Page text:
I will say that again: The Orthodox Union mark, the Orthodox Union trademark is becoming treif -- non-kosher -- a non-kosher Orthodox Union logo, as it embellishes the stationery and letterhead of certain Orthodox Union synagogues in America.  With one deviation from Jewish law after another.  The point has been reached where an Orthodox Union logo, an Orthodox Union trademark, an Orthodox Union symbol may assure me that Heinz baked beans and ketchup are kosher -- and G-d knows that NCSY and Yachad are amazing -- but an Orthodox Union symbol, an Orthodox Union trademark, an Orthodox Union logo for a synagogue no longer assures that the temple truly is compatible with the Orthodoxy associated with Modern Orthodox Judaism, with Centrist Orthodox Judaism, with the Judaism of the Rabbi Isaac Elchanan Theological Seminary (RIETS), with the Centrist/Modern Orthodox Judaism associated with Yeshiva University, with the Centrist/Modern Orthodox Judaism associated with the Rabbinical Council of America, and certainly not with the Orthodox Judaism associated with the name of HaRav HaGaon Rav Yosef Dov (Ber) Soloveitchik zt"l.

This tragic recognition of the non-halakhic inroads that have entered Orthodox Union synagogues in several parts of America and in Canada is a wide-open unspoken reality, an embarrassment and a shame to the Orthodox Union name and trademark, to the very kosher logo of the Orthodox Union, separating its revered kashrut operation dramatically from the deviations from Jewish law that now have entered several Orthodox Union places of worship.  Until now, it has seemed appropriate to keep the not-so-secret "secret" under wraps, but since the Orthodox Union has opened a new door and turned a new leaf, arrogantly manifesting the audacity of publicly criticizing a great American rav of a great and courageous American shul, it is time to ask the Orthodox Union to look within.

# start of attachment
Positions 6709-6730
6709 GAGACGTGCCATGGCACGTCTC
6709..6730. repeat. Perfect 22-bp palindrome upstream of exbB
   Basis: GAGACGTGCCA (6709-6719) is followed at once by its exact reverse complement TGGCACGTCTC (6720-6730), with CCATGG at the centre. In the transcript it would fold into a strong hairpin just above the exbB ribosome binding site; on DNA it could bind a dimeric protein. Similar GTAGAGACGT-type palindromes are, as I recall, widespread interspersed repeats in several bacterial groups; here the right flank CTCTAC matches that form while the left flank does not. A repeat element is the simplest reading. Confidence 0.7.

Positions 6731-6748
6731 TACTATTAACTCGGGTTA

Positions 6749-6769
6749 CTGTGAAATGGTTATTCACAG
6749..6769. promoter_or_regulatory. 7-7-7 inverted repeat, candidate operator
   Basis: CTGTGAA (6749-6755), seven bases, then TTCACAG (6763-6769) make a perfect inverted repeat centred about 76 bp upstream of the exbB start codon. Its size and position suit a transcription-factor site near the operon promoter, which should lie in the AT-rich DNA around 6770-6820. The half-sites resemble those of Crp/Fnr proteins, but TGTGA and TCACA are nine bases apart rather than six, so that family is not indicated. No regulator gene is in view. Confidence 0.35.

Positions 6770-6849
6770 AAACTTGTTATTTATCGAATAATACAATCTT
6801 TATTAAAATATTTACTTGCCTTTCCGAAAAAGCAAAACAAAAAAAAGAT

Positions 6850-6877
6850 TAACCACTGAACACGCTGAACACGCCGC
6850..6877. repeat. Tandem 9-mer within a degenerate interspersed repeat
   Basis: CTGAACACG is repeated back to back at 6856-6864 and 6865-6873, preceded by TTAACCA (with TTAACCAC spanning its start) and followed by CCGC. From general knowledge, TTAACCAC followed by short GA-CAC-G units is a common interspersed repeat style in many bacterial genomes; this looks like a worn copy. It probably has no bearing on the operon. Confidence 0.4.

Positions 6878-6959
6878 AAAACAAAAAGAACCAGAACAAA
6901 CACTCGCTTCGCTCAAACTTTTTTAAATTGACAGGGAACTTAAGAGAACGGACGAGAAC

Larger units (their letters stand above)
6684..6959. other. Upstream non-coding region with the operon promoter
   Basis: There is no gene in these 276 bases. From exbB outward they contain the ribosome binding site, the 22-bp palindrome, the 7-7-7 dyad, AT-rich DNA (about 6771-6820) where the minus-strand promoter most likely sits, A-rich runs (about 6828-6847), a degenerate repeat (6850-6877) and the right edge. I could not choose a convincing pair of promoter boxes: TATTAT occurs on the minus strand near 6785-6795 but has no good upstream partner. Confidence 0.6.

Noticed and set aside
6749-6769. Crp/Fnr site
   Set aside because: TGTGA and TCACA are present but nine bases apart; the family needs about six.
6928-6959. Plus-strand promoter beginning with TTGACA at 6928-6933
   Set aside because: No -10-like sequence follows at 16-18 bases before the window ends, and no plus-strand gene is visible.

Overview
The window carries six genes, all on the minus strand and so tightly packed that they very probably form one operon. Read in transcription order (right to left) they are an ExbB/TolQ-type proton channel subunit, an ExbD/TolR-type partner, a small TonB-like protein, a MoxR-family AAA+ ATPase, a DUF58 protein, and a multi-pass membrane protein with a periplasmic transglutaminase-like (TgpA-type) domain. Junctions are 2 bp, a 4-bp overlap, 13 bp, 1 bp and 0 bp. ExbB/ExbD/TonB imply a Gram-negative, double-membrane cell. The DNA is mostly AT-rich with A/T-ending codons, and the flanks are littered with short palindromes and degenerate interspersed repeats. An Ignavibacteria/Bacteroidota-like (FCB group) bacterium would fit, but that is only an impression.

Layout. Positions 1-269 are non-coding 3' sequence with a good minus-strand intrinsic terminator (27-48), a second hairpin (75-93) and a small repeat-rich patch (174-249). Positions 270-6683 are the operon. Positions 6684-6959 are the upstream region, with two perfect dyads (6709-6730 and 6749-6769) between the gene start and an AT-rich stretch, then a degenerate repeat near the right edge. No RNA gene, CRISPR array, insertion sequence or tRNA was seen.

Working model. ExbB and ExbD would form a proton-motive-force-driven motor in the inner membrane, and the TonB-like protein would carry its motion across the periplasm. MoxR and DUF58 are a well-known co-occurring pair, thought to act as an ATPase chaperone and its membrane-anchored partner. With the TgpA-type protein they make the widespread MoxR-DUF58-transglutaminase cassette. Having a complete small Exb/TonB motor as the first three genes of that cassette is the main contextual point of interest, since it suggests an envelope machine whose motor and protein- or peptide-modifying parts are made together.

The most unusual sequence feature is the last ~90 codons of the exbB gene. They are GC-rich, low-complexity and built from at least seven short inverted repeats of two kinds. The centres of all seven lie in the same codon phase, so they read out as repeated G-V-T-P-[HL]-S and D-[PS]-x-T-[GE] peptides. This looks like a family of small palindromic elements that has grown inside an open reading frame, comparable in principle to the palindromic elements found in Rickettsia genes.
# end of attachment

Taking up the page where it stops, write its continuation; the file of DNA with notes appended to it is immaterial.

We all have been in shuls where a rabbi gets up on Shabbat morning and, in his sermon, makes some inane comment like "Hamas are terrorists with no place in the human order, and if the leader of Hamas were to walk into this shul right now, I would say it right to his face!"  What courage!  Like the leader of Hamas is going to fly to some American suburb to come into that shul -- what, for Kiddush Club?  And that phony courage, that false bravado, is exactly what characterizes the Orthodox Union's alacrity to criticize publicly one of America's most respected and prominent Orthodox rabbonim for advocating strong ideas that parallel ideas published previously by the likes of Attorneys Nat Lewin and Alan Dershowitz for dealing with the same scourge.

All while lacking the courage or the basic decency to look within its own network of synagogues to deal directly and proactively with the expanding sub-network of neo-Conservative Judaism rabbis entering some of its temples, bringing with them sharp deviations from halakhic Judaism and from the Centrist mainstream norm.

We lived through this once before, during the early phases of the Baruch Lanner Scandal.  Let us see whether the Orthodox Union has grown in self-direction and integrity since that time, and whether it is prepared finally to take public responsibility for the way that several of its houses of worship in America and in Canada now are staining and tarnishing the mark of the Orthodox Union, the logo of the Orthodox Union, the symbol of the Orthodox Union -- and the very name of the Orthodox Union.